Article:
When someone talks about Trondheim, the majestic Nidaros Cathedral comes naturally to mind. The cathedral, which was built over St. Olav’s grave in 1070, is Trondheim’s most famous edifice and a known target for pilgrimage. But what is it that makes thousands of people, almost a thousand years later, to still walk along the pilgrim paths to Nidaros?
More and more people are seeking mindfulness, yoga and meditation, and many have now rediscovered the calmness you find in nature and by simplicity. St. Olav’s Way is a great nature experience, crossing mountains and waterfalls, passing villages and towns, and you get to meet people who can tell you about history, culture and local traditions along the historic trails.
Saint Olav, born Olav II Haraldsson, and with the nickname Olav the Stout, was a Viking king of Norway from 1015 to 1028. As the nickname says he was a heavily built man. He was a warrior and an adventurer who fought in both England, France, Sweden and Denmark in his youth. In the year 1015 he travelled back to Norway, was chosen as king and introduced Christianity to Norway. But in 1028 the Danish King bought an alliance with the aim to rule Norway, and King Olav fled to Russia. He didn’t give up that easily though, and two years later he came back to Norway to complete his vision: to unite Norway into one Christian kingdom.
Olav didn’t get further than Stiklestad, and in 1030 he died in the famous Battle of Stiklestad. His corpse was taken to Nidaros, now Trondheim, and was buried there. One year later the grave was moved, and the legend tells that Olav’s hair and nails had continued to grow after his death and that the blind had recovered their sight after contact with the dead king’s body. Olav II Haraldsson was canonised by Bishop Grimkell and became Saint Olav. The Nidaros Cathedral was later built over his burial place and has been Northern Europe’s most important pilgrimage site for almost thousand years.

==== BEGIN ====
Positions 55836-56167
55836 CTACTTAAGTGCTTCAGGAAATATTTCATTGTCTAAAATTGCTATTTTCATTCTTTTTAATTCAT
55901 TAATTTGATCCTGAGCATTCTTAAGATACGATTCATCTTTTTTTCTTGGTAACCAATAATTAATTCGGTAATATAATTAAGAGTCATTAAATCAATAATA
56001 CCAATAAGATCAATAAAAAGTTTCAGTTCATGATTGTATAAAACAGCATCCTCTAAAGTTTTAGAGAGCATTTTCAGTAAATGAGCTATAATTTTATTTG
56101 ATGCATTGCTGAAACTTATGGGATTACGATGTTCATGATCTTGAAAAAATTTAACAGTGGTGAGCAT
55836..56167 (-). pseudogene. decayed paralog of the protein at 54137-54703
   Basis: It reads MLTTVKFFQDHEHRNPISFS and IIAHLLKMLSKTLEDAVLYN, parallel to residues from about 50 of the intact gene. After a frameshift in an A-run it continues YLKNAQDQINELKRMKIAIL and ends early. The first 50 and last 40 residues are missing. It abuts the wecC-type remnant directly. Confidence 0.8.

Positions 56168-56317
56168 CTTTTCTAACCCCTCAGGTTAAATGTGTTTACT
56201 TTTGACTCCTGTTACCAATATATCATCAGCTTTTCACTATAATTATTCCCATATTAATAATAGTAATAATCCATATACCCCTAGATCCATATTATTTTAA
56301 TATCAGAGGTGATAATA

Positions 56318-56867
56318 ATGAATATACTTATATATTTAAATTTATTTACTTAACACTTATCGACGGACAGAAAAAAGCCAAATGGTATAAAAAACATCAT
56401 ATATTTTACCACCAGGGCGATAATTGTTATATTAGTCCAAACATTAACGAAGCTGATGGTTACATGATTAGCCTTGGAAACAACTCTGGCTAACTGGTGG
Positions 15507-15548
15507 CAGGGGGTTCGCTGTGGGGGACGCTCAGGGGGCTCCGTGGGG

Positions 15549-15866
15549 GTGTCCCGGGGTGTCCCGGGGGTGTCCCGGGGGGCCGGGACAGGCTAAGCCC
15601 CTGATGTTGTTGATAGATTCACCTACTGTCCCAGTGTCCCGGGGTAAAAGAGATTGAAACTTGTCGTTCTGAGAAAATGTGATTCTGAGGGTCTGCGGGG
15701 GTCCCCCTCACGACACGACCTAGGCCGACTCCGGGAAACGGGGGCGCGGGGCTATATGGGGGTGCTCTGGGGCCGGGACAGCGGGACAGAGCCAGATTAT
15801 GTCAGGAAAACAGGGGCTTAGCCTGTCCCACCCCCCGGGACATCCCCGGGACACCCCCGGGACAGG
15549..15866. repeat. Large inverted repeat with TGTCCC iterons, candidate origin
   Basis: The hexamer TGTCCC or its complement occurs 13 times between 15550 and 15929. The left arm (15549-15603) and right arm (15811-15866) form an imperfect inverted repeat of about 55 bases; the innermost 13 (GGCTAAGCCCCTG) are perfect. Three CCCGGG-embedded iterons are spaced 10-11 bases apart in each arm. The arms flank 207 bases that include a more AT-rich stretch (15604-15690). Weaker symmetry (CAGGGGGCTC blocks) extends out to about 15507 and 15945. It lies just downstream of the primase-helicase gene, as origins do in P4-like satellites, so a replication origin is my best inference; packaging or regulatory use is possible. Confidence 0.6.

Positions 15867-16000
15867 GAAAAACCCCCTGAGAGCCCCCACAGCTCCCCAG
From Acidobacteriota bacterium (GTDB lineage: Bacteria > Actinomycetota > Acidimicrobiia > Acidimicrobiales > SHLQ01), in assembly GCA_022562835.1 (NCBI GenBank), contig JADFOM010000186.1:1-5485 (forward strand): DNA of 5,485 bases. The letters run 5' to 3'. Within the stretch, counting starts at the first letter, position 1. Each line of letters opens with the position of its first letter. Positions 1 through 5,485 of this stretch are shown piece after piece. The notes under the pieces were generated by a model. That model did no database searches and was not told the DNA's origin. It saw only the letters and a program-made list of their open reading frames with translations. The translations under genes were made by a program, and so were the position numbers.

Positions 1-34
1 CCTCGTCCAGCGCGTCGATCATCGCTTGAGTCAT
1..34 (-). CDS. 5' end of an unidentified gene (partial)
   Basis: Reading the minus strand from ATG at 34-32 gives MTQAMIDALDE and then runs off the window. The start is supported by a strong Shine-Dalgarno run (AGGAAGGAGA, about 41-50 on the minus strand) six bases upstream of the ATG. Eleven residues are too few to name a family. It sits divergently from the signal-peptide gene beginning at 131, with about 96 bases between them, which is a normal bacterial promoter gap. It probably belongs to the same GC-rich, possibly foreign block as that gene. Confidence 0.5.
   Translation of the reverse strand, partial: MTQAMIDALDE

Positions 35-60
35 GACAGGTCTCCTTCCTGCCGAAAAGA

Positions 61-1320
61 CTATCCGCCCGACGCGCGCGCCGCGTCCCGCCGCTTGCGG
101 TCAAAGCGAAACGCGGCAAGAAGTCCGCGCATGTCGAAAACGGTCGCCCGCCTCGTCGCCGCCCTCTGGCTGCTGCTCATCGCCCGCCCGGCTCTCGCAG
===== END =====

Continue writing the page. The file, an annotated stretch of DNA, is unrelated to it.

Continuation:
Length: 564 km
Start: Selånder outside of Sundsvall, Sverige
Target: Nidaros Cathedral
Paths: Inner path/Outer path
Inner path: Through woods in silent nature
Outer path: Historical route by the fjord of Trondheim
Historically, pilgrimage has been a journey towards a holy place in order to pray, give thanks and do penance. Today it can be done by everyone, and both religion and motivation varies. The pilgrimage gives time for reflection and is a spiritual experience in the calm of the nature. Regardless of motive, the pilgrims experience is a meaningful and personal voyage, where you get to be close to nature, culture and history.
The Pilgrim Path to Trondheim is a network of roads and trails with over a distance of more than 5000 kilometres in the Nordic Countries. All of the paths leads to the Nidaros Cathedral.
If you want to walk in Saint Olav’s footprints, choose St. Olav’s Way, which is 564 kilometres long. The path begins in Sweden and leads from coast to coast. If you choose the pilgrimage through Gudbrandsdalen you will walk through a varied terrain with great amounts of untouched nature. The lucky ones might even meet a musk ox!
Along the Pilgrim Path there are many unique places to spend the night. These places have great hosts and long experience with accommodating pilgrims.
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